Evangelical leaders are urging the Archbishop of Canterbury to let them overrule liberal bishops or face anarchy over controversial issues such as homosexuality, according to reports.
Conservative clergy, backed by Bishop of Rochester, Reverend Michael Nazir-Ali, have told Dr Rowan Williams that a parallel structure must be created from liberal bishops within the Church of England and wider Anglican Communion.
The bishops held secret talks with the Archbishop this week asking to be free from interference from liberal clergy, The Daily Telegraph reports.
The group presented Dr Williams with a declaration stating that they would not work with those who had accepted gay priests or went against church teachings.
Bishop Nazir-Ali, who spoke out against the Sexual Orientation Regulations last week, told the Daily Telegraph, that the move represents the “depth of feeling” amongst members.
Dr Williams’ spokesperson told the paper that talks had been held and admitted they were being taken seriously.
However, liberal groups have warned that a spilt could destroy the Church, Rev Giles Fraser, the president of Inclusive Church, said: “These rebel churches want to destroy the traditional breadth of the Church of England and turn it into a puritan sect.
“They must not be allowed to succeed.”
Earlier this week, the Anglican Church of Tanzania announced that it was distancing itself from the US Episcopal Church.
It reflects a growing rift within the Anglican Communion on the issue of homosexuality.
The African clergymen agreed a statement earlier this week at a meeting in Dar es Salaam, which expressed opposition to gay ordinations and unions.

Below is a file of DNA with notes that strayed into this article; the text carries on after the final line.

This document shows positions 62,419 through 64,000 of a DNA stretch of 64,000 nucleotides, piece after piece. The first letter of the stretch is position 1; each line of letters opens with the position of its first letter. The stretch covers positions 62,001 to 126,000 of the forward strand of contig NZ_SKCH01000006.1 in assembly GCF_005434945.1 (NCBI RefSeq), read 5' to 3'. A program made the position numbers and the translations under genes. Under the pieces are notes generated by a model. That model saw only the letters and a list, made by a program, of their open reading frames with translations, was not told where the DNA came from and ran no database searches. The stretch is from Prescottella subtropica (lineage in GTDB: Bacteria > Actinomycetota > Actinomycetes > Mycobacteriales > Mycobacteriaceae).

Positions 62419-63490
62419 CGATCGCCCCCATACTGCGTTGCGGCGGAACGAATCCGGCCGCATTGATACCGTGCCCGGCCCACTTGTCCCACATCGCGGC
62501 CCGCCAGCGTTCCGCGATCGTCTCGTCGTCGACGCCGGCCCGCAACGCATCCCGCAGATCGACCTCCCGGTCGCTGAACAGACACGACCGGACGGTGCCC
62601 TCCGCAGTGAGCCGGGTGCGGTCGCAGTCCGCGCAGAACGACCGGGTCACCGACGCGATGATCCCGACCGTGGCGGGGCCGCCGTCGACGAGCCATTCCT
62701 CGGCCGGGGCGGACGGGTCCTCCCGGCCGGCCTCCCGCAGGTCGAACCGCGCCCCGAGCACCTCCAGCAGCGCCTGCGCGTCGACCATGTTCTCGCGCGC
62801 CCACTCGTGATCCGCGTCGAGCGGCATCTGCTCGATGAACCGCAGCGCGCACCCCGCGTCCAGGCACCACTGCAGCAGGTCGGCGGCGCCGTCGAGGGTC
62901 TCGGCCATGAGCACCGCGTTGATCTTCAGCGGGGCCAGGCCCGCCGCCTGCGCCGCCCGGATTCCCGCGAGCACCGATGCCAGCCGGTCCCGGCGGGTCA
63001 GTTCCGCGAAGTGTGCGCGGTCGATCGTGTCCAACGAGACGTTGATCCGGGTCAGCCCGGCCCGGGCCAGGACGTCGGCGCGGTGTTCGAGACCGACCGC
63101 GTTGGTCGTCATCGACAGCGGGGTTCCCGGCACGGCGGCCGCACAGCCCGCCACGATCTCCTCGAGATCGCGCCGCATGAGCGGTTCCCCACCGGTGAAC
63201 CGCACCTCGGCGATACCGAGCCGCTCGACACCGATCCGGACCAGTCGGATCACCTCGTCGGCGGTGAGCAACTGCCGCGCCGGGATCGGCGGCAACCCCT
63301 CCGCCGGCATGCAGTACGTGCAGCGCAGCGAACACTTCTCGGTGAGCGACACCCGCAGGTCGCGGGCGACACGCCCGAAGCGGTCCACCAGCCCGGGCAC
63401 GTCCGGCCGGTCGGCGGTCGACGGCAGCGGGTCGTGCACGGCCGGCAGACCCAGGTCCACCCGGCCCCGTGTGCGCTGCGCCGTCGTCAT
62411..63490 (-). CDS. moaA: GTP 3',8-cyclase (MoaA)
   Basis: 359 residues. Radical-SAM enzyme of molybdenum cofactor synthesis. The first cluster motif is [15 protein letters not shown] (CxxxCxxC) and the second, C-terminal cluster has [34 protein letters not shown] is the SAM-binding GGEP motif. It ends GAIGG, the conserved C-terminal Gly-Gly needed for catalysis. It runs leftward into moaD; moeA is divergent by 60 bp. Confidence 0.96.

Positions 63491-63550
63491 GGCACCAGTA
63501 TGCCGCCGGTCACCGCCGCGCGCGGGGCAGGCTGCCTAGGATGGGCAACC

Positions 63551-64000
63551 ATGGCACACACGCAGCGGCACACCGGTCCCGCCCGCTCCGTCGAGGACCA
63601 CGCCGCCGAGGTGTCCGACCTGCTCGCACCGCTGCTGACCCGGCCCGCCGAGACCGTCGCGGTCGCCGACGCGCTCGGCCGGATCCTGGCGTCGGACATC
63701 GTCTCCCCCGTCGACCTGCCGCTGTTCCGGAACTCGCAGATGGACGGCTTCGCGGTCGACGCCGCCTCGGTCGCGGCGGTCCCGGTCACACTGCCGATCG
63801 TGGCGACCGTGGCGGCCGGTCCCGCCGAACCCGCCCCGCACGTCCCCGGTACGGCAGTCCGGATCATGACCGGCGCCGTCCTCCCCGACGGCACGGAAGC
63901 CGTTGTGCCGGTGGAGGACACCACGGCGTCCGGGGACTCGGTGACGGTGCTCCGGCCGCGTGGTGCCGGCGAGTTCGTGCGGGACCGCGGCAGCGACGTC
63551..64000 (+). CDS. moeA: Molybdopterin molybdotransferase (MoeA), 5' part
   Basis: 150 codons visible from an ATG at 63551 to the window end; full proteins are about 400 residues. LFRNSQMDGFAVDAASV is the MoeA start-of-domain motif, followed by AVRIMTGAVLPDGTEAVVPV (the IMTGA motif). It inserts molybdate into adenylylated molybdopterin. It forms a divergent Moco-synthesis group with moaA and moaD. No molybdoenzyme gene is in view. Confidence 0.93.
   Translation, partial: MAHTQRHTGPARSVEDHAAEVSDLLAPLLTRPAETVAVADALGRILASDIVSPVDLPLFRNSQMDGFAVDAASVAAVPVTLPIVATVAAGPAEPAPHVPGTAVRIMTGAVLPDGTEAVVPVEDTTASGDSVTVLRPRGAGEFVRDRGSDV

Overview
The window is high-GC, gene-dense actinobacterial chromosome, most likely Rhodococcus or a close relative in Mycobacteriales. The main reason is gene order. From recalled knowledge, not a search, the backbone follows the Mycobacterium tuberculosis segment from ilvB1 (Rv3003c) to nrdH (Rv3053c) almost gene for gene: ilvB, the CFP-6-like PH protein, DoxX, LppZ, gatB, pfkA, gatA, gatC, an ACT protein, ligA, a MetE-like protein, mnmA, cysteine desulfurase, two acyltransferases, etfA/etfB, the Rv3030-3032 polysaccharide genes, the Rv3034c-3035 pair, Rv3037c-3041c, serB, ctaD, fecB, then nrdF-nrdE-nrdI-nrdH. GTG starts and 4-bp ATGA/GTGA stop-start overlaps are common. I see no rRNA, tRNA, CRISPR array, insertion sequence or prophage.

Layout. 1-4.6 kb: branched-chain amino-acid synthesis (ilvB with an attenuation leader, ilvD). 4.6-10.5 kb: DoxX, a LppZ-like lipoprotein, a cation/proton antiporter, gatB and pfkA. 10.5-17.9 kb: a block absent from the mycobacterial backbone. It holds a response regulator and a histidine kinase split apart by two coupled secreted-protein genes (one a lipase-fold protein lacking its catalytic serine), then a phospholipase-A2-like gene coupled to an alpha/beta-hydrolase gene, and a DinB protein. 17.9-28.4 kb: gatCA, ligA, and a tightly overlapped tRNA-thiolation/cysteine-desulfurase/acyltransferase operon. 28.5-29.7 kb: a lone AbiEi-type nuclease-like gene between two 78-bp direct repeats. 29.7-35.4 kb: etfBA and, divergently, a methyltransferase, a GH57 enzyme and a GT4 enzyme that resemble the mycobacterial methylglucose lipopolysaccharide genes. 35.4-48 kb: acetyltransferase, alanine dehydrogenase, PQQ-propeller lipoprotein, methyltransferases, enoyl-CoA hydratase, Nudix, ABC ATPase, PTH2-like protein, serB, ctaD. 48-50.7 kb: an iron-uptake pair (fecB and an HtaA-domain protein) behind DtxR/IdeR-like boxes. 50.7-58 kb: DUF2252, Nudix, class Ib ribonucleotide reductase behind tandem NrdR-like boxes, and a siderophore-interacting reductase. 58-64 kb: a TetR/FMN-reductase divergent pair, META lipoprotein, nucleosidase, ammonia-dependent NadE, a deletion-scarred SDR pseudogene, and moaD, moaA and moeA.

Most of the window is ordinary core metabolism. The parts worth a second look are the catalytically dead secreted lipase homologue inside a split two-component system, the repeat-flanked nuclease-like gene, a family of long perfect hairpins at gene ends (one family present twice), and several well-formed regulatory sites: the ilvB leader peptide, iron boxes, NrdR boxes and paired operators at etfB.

It said: “The House of Bishops of the Anglican Church of Tanzania declares that henceforth the Anglican Church of Tanzania shall not knowingly accept financial and material aid from Dioceses, parishes, Bishops, priests, individuals and institutions in the Episcopal Church (USA) that condone homosexual practice or bless same sex unions.”
The split comes after the US Episcopal Church agreed on a watered down version of a proposal in June which would have banned the appointment of gay clergy.
The denomination’s General Convention instead agreed to “exercise restraint” in ordaining gay bishops, as part of an effort to amend rifts within the Anglican Church after the appointment of gay bishop of New Hampshire Gene Robinson in 2003.
The African Anglican Church expressed dismay at the decisions which ignored most of the recommendations of the Windsor Report which aimed to mend rifts between the church over the gay issue.
Reverend Peter Akinola, on behalf of the Council of Anglican Provinces of Africa (CAPA,) said: “We have been especially concerned by the development of your response to The Windsor Report, which has been reported to us quite extensively. This is something for which we have earnestly prayed. We are, however, saddened that the reports to date of your elections and actions suggest that you are unable to embrace the essential recommendations of the Windsor Report and the 2005 Primates Communiqué necessary for the healing of our divisions.
“We have observed the commitment shown by your church to the full participation of people in same gender sexual relationships in civic life, church life and leadership. We have noted the many affirmations of this throughout the Convention. As you know, our Churches cannot reconcile this with the teaching on marriage set out in the Holy Scriptures and repeatedly affirmed throughout the Anglican Communion. All four Instruments of Unity in the Anglican Communion advised you against taking and continuing these commitments and actions prior to your General Convention in 2003.”
The Archbishop of Canterbury, Rowan Williams, has previously warned against a split and has called for dialogue on the issue.